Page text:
How to start your FIRE journey, according to a financial planner

How to start your FIRE journey, according to a financial planner

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The FIRE (financial independence, early retirement) movement has gained prominence over the years as more and more people are drawn to the idea of ​​having enough money to give them the freedom to spend their time as they wish, without being at the mercy of a salary and an employer.

But the movement also has a reputation for being overwhelming and even daunting since many followers often go to extreme measures to save 50% to 70% of their income each year to achieve this goal. By comparison, financial professionals generally recommend that you save 15% of your income each year in order to retire at the traditional age of 65.

While each person certainly has their own path to early retirement, there are some common tips that can apply to any FIRE newbie. Below, Select received four tips from Michael Powers, CFP and founder of Manuka Financial, which specializes in helping people retire early.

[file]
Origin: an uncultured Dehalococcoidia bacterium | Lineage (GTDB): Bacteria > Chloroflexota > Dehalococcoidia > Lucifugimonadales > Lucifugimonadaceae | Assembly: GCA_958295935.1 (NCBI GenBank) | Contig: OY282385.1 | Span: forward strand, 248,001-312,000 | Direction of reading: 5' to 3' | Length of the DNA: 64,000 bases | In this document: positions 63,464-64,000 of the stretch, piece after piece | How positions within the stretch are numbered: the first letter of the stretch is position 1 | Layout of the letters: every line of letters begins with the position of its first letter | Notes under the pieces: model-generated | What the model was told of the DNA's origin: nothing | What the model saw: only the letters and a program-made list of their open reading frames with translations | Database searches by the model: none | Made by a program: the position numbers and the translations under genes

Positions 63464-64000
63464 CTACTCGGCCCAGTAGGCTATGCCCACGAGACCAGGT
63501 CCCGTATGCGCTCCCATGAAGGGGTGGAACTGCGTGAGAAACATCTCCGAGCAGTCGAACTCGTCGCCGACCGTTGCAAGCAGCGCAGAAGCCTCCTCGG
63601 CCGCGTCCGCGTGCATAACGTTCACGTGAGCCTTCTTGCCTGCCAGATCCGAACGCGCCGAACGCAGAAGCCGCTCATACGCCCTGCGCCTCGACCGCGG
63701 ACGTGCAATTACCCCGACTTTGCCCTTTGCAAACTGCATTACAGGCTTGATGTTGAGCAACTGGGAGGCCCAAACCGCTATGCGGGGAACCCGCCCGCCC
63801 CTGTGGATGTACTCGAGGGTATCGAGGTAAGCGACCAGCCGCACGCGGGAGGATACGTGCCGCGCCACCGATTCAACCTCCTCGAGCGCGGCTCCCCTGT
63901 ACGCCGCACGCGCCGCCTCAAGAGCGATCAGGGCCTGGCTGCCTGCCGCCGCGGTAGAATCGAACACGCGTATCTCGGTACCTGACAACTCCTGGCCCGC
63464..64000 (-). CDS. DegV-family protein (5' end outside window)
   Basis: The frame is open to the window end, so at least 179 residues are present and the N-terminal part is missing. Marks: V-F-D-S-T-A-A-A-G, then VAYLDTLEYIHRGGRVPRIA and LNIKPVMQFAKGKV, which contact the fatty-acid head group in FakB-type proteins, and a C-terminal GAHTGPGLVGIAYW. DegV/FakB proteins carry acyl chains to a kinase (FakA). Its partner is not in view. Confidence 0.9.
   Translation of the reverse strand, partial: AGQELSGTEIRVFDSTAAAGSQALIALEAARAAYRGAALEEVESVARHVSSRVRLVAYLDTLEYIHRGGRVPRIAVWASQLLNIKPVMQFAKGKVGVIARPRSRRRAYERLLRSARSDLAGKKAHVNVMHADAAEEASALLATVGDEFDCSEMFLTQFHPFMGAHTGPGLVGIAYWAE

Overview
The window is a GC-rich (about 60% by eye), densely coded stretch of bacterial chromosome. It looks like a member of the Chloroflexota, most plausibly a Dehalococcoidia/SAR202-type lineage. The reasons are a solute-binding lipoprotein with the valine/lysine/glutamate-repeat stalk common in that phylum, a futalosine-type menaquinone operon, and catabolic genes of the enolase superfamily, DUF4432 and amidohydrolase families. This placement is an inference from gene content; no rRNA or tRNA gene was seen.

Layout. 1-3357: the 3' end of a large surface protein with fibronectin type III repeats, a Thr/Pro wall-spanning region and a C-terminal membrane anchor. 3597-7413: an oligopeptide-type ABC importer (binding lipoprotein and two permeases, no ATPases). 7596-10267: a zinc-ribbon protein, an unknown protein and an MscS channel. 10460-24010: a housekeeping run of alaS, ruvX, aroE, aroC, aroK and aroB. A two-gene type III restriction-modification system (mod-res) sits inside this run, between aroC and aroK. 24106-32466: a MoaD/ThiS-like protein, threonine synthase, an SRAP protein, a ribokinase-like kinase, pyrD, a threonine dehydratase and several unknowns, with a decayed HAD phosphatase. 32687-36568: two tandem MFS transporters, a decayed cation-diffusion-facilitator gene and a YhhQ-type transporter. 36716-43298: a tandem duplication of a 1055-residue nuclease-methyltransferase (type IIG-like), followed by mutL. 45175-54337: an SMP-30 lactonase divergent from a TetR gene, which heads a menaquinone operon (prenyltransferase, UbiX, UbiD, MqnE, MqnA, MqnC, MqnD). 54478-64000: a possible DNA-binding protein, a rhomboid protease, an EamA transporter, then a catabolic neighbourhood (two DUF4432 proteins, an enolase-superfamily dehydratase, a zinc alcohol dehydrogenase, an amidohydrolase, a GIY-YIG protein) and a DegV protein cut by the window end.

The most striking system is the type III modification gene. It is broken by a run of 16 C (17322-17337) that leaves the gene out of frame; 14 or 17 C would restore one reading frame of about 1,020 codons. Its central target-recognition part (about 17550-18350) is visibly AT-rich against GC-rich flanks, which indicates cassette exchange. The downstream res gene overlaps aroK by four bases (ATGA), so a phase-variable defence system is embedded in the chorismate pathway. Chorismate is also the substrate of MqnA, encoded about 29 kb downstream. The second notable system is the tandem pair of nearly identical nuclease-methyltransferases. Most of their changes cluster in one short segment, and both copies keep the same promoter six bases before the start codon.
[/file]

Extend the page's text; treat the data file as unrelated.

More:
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1. Make sure you have your financial bases covered first

One of the most important steps to take – even if you’re not actually pursuing FIRE – is to make sure you’ve mastered some of the financial basics: emergency funds set up to help you cover unexpected expenses (medical bills, car or home repairs, etc.) without incurring additional debt. You should have paid off any high-interest credit card debt, while still having the option of continuing to make monthly payments for any loan debt like student loans or a mortgage.

Those who pursue FIRE may find that they will need to save and invest up to 70% of their annual income to achieve their goals. According to Powers, taking a look at your overall financial picture can help you know where you are now and where you need to be.

“Try to learn more and strengthen your own financial situation,” he says. “Make sure you have an emergency fund and can continue to pay off your high-interest debt. And review your assets, liabilities, income, and expenses so you can really focus on improving of your financial plan.”